(AP Photo/Houston Chronicle, Nick de la Torre)
George Mitchell, a son of a goatherd and a brilliant petroleum engineer and entrepreneur, died on Friday in Galveston at the age of 94.
Mr. Mitchell’s role in championing new drilling and production techniques like hydraulic fracturing, or “fracking,” is credited with creating an unexpected natural gas boom in the United States. In a letter to President Obama last year, Daniel Yergin, the energy scholar and author, proposed that Mr. Mitchell be awarded the Presidential Medal of Freedom.
“It is because of him that we can talk seriously about ‘energy independence,’ ” he said. (Mr. Mitchell did not receive the award.)
Mr. Mitchell combined academic training as a petroleum engineer and geologist with a gambler’s cunning to become an influential businessman worth $2 billion. He was a petroleum industry spokesman, then a persistent voice for “sustainable,” or environmentally responsible, economic growth. On 27,000 piney acres north of Houston, he built a town called The Woodlands partly to demonstrate his ideas.
The Times goes on:
Fracking uses water and chemical injections to force more oil from reservoirs. Both the Gas Technology Institute, a nonprofit research organization, and the federal Energy Department worked with Mr. Mitchell, giving him technical help and some financing. He also received federal tax credits.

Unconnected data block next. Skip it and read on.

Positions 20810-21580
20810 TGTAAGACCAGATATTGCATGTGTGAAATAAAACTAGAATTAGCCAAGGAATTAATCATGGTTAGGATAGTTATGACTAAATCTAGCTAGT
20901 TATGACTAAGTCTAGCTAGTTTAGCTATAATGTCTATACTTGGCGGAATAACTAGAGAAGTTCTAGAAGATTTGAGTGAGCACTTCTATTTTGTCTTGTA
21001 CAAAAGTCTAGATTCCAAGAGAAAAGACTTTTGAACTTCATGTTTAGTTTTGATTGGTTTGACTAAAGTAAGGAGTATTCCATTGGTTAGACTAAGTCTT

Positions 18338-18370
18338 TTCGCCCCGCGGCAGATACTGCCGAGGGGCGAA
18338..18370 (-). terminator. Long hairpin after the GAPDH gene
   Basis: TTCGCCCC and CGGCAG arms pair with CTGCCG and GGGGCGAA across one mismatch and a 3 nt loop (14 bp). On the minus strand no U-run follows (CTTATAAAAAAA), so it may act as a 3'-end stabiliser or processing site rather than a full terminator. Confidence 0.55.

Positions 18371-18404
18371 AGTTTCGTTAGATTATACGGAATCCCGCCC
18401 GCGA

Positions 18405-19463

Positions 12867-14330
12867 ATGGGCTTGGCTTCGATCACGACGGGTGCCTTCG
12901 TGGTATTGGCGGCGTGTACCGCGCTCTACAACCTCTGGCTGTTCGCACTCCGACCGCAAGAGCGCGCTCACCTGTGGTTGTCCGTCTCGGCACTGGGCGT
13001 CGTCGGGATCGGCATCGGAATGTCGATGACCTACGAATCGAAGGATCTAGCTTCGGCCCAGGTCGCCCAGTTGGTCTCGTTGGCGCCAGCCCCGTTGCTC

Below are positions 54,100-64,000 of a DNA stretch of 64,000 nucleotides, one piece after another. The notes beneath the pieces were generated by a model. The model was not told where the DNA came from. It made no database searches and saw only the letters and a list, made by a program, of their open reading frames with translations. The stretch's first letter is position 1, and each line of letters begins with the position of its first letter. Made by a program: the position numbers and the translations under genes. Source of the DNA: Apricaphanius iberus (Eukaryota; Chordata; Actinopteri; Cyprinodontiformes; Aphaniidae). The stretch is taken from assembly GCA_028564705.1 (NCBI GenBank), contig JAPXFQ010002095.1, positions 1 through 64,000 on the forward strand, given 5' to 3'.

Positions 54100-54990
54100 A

This deserves some comment.
There has been a considerable effort on the Left to give the Federal government credit for the technical advances that led to the shale boom. The execrable Sen. Al Franken (DFL-MN) recently belabored this point at a hearing of the Energy and Commerce Committee (link; jump to 1:43:45).
I maintain that, while the Federal government played a role, the shale boom would not have happened without insightful entrepreneurs, led by George Mitchell.
Fracking was invented by Halliburton in 1947. Up until that time a commonplace method to stimulate oil wells (to produce at a higher rate), the well would be “shot” with nitroglycerin to crack the rock.
In hydraulic fracturing, hydraulic pressure is applied with pumps until the mechanical strength of the rock is overcome, thereby inducing a fracture. Fluid and sand is pumped into the crack to hold it open.
Millions of wells have been fracked.
As part of Project Plowshare, the effort to find peaceful uses for nuclear energy, the Atomic Energy Commission initiated Project Gasbuggy, an effort to frack a gas well in New Mexico with a nuclear explosion. The resulting gas proved too radioactive to be safely used.
In response to the concern over declining gas supplies, the Gas Research Institute was created in 1976. (GRI was a predecessor to GTI.) GRI was chartered by Congress as an independent industry research consortium due to the lack of significant research efforts among the major gas companies. It was funded with 1.5 cent per mcf levy on any gas moved in interstate commerce.
GRI had an independent management and an industry advisory board. I served on that board for 2-3 years in the early 1990’s. DOE was also served in an advisory capacity. (The Department of Energy had been created during the Carter administration.)